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Title: Genome expansion by a CRISPR trimmer-integrase

CRISPR–Cas adaptive immune systems capture DNA fragments from invading mobile genetic elements and integrate them into the host genome to provide a template for RNA-guided immunity1. CRISPR systems maintain genome integrity and avoid autoimmunity by distinguishing between self and non-self, a process for which the CRISPR/Cas1–Cas2 integrase is necessary but not sufficient2–5. In some microorganisms, the Cas4 endonuclease assists CRISPR adaptation6,7, but many CRISPR–Cas systems lack Cas48. Here we show here that an elegant alternative pathway in a type I-E system uses an internal DnaQ-like exonuclease (DEDDh) to select and process DNA for integration using the protospacer adjacent motif (PAM). The natural Cas1–Cas2/exonuclease fusion (trimmer-integrase) catalyses coordinated DNA capture, trimming and integration. Five cryo-electron microscopy structures of the CRISPR trimmer-integrase, visualized both before and during DNA integration, show how asymmetric processing generates size-defined, PAM-containing substrates. Before genome integration, the PAM sequence is released by Cas1 and cleaved by the exonuclease, marking inserted DNA as self and preventing aberrant CRISPR targeting of the host. Together, these data support a model in which CRISPR systems lacking Cas4 use fused or recruited9,10exonucleases for faithful acquisition of new CRISPR immune sequences.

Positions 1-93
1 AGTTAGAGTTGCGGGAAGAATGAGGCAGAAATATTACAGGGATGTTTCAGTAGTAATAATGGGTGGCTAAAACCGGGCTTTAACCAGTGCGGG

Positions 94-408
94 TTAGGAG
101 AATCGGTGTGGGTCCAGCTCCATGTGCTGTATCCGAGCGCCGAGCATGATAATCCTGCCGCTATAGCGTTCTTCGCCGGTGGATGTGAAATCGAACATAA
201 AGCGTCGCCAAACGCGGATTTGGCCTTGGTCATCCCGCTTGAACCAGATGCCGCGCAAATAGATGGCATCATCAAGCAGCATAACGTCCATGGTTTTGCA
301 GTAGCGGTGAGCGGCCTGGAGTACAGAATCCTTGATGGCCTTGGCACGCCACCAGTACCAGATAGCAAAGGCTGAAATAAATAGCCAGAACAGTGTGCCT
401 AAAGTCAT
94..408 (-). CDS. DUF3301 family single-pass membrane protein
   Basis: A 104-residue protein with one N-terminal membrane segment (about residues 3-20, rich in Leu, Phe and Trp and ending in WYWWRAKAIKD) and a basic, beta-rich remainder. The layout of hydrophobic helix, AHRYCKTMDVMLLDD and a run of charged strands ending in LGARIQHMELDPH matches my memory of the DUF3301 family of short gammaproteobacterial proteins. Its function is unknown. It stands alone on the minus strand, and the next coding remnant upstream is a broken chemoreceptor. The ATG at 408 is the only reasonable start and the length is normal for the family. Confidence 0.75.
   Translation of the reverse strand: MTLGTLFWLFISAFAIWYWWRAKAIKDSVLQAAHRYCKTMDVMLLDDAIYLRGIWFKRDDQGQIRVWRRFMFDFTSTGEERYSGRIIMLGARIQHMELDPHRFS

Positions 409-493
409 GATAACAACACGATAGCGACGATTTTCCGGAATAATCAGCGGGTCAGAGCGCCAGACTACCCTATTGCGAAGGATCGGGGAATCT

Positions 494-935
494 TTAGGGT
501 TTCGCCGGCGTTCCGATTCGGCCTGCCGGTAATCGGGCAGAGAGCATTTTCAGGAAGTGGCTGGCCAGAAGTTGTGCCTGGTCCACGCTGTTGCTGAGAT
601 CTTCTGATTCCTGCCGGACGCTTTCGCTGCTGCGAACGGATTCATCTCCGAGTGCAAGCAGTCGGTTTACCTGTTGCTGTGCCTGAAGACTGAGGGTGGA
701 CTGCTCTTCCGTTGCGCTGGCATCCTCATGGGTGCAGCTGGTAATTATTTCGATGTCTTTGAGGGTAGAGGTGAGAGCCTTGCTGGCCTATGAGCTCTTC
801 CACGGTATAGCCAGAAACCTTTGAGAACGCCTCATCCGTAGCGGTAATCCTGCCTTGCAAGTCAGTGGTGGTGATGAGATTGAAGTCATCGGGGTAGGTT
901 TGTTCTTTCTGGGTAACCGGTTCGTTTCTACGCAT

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855 to 861
Medium: X
Sponsoring Org:
National Science Foundation
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